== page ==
I am not proposing that we lose hope in Allah and despair of His Mercy. I am in no way insinuating that Allah doesn’t hear every prayer, hasn’t counted every tear, and isn’t intimately aware of your pain and your challenges. Allah hears your prayers, and in His wisdom, sometimes he grants us exactly what we want. In His Wisdom, sometimes he grants us exactly what we need.

Even if we don’t see it.

Even if it scares us.

Even if it hurts us – because Allah has promised that He will never, ever break us.

hurts, hardship, special needs

Allah Tests Us in His Mercy

I am proposing that we put trust in the wisdom of Allah, and understand that when He tests us, that is part of his mercy, not a deviation from it. When He grants something to us, that is part of His mercy, and when he withholds something from us, that too is part of His Mercy, even if we don’t like it. Even when we ask Him to take it away.

The third thing I would like to propose, is that we correct our understanding of – Fa Inna Ma’Al usri yusraa, Inna Ma’al usri yusra.

So verily, definitely, for sure- with hardship there is ease. Again, Inna – for sure, with hardship there is ease.

I’m sure lots of you have said this to people you loved, or to yourself when you’re struggling with something and you’re just trying to get through it. But did you mean that this hardship will end, and then things will be good again? Like as soon as things have been hard for a while, Allah will make them easy again?

Would you believe that’s not really what that means? Ma’a means with, not after. With this hardship, there is ease. And maybe you’re like aww man, but I wanted the ease! I want the hardship to go away and Allah I’m ready for my ease now!

But that hardship, will bring you ease. Allah does not tell us what the ease will be, or when it will be- but He says it’s there, so trust Him. Even if you can’t see it right away, or in this life –it will become apparent.

I can tell you some of the ease I found with mine.

Learning When It Hurts

When my son was diagnosed with autism, my husband and I had to drop everything. We dropped our plans to save, to travel, and to live the charmed life of neurotypical parents whose only fears are that their children may grow up and NOT become Muslim doctors. We spent our earnings and our savings and our time and our nights and our tears and Alhamdulillah, we learned patience. We learned perspective. We learned compassion.

We really learned what we thought we already knew – about unconditional love and acceptance. We learned to be bigger than our fears, and smaller than our own egos. We learned to give and take help. We learn to accept what wisdom our cultures could offer us, and respectfully decline what did not. We learn to set boundaries and make rules that did justice by our children and our family, regardless of whether they were popular. With hardship comes ease.

When we couldn’t afford therapy for my son, my husband and I founded a not for profit organization in the UAE that provided it for my son and dozens of other people’s sons and daughters. Three and a half years ago I left that organization to seek better educational opportunities for my son here in the US, but it’s still running. The seed that our challenges planted has grown into something beyond us. With our hardship came ease for ourselves and others as well.

When I was diagnosed with Ehlers-Danlos syndrome, my health issues were upgraded from challenging to permanent. I had to rethink how I lived, how I planned, how I dressed, and even – my relationship with Allah. But if I had never been sick, I would never have started writing. When it hurt, I wrote. When I was scared, I wrote. When I was lonely, I wrote. And by and by the grindstone of fear and sickness and frustration sharpened my skills. Where I am today both spiritually and professionally – is actually a direct result of both autism and chronic illness. With hardship comes ease.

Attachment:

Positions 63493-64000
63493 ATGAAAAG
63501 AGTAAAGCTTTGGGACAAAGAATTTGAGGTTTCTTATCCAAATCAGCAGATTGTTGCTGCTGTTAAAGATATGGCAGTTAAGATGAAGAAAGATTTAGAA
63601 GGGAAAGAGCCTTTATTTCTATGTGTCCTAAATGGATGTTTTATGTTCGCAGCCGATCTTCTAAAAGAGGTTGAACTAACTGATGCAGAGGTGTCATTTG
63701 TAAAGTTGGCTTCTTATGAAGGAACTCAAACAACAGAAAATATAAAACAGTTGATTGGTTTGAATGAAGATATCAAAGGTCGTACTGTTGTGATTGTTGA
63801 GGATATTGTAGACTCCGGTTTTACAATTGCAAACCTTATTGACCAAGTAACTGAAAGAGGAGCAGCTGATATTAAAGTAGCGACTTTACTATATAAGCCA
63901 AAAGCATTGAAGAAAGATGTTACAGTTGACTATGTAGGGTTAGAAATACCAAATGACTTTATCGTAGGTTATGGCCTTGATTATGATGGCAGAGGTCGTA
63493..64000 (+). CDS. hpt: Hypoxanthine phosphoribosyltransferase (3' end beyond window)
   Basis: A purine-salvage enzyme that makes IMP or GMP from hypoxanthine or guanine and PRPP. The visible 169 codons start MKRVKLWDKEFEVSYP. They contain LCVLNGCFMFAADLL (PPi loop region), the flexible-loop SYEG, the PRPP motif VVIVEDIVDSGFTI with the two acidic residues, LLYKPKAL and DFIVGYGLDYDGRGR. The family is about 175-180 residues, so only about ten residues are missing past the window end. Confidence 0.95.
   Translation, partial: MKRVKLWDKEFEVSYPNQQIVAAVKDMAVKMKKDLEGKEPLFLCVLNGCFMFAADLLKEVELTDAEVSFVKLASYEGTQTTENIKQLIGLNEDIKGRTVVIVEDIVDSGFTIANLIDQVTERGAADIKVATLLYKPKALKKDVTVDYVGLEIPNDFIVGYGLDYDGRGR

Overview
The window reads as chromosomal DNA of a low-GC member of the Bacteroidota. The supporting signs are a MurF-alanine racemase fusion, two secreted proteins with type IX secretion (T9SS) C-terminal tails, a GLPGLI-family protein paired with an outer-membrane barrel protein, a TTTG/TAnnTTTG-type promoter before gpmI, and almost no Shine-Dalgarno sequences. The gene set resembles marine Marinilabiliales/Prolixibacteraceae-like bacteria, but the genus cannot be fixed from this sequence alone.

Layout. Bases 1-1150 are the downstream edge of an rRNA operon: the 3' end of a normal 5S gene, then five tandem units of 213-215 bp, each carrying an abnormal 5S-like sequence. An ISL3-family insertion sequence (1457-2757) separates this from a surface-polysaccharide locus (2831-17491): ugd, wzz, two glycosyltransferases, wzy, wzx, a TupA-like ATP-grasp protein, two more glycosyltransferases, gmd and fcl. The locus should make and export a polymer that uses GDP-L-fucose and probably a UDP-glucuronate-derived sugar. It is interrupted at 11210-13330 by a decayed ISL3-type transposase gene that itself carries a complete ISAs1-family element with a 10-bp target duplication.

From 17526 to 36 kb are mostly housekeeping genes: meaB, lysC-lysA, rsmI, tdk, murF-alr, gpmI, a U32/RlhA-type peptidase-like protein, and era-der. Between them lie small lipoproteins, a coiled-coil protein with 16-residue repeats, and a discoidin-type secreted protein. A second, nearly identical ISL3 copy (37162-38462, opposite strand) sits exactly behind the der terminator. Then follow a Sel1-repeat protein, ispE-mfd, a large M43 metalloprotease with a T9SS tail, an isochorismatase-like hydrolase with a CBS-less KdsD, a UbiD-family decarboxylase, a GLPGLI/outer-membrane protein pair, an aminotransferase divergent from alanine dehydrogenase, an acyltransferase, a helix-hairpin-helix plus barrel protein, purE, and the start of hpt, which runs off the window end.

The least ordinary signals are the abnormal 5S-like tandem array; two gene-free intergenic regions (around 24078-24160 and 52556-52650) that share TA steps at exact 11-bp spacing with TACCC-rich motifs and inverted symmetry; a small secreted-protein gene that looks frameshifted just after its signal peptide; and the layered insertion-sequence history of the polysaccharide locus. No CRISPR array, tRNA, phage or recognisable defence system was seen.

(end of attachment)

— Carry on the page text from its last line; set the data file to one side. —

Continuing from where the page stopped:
I don’t like my hardships, but I don’t have to. You don’t have to either. Being a good Muslim doesn’t always mean being a happy Muslim. It just means being Muslim, no matter the circumstances.

That means loving Allah and trusting the Wisdom and Purpose in everything He throws your way – even if not loving everything He throws your way. You may hate your circumstances, and you may not be able to do anything about them, but as long as you trust Allah and use your hardships to come closer to him, you cannot fail, even if this life, you feel as if you never really succeeded.

hurts, depression, faith , hardship

Faith Wears Out In Our hearts, The Way Our Cothes Wear Out on Our Bodies

The hardship that damages and stains us is Allah’s invitation to repair, renew, and refresh ourselves. Our test are an invitation, an opportunity, an obstacle – but not a punishment or divine cruelty. And when we know that those tests will come, and some may even stay, then we can be better prepared for it.

Trust Allah when He says that He does not burden any soul with more than it can bear. He told us so in Surah Baqarah Ayah 286. Remember that when you are afraid, and Allah will never cause your fear to destroy you. Take your fear to Allah, and He will strengthen you, and reward you for your bravery.

Remember that when you are in pain. Allah will never cause your pain to destroy you. Take your pain to Him, and He will soothe you and reward you for your patience. Take it all to Allah – the loneliness, the anxiety, the confusion. Do not assume that the only emotions a “good Muslim” takes to Allah are gratitude and happiness and awe. Take them all to Allah, uncertainty, disappointment, anger — and He will bless you in all of those states, and guide you to what is better for you in this life, and the next, even if it’s not what you expected.

The struggles in your life are a test, and whether you pass or fail is not determined on whether you conquer them, only on whether you endure them. Expect that they will come, because having faith is not protection from struggle. Faith is protection from being broken by the struggle.

I ask Allah to protect us all from hardship, but protect us in our hardships as well. I ask Allah to grant us peace from His peace, and strength from His strength, to patiently endure and grow through our endurance.